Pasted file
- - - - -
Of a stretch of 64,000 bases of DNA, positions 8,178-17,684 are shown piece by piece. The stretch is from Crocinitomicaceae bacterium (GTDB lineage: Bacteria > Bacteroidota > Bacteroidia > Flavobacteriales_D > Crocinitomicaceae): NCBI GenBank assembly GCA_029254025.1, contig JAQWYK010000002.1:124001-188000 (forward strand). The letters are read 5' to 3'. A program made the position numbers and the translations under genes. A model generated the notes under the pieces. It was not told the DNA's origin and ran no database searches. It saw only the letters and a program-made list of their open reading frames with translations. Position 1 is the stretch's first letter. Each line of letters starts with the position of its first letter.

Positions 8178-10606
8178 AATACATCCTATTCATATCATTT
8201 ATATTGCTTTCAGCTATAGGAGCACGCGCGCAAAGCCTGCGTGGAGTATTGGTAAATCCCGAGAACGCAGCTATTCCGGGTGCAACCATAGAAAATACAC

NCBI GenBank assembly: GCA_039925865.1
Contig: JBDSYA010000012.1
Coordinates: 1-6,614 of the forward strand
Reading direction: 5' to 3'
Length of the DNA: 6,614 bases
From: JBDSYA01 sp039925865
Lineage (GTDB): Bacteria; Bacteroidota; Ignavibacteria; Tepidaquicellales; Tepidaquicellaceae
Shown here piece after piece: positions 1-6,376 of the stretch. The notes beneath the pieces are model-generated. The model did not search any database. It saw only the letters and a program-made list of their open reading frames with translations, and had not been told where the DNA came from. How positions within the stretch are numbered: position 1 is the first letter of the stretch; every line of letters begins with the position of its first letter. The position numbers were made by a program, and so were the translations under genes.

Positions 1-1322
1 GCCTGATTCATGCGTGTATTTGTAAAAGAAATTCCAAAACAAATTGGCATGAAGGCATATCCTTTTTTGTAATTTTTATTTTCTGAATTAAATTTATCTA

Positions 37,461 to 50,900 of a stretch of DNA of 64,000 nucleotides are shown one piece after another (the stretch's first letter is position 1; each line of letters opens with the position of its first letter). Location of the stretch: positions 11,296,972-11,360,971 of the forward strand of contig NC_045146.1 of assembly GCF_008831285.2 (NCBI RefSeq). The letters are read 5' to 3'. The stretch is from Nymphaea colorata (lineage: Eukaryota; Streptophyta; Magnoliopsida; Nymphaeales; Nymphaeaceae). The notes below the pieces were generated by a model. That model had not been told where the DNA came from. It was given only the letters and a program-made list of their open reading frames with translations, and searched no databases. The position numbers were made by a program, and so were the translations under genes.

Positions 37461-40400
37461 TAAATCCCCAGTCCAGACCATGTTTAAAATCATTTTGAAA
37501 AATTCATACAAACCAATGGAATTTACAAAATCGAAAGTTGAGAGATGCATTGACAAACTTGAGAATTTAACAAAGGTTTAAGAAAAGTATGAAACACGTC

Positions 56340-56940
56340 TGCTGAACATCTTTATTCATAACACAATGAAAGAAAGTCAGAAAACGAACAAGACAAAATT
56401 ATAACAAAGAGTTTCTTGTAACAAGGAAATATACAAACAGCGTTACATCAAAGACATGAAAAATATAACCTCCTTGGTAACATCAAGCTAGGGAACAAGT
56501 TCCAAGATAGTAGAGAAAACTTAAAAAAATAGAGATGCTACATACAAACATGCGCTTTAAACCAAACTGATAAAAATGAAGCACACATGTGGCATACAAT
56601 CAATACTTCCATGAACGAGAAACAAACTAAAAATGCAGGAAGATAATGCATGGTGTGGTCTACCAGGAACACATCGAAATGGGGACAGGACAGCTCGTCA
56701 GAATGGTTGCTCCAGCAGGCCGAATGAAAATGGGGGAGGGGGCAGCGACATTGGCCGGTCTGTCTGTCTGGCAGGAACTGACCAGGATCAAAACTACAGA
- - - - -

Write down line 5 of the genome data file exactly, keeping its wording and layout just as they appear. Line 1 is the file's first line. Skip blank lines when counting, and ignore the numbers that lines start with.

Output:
NCBI GenBank assembly: GCA_039925865.1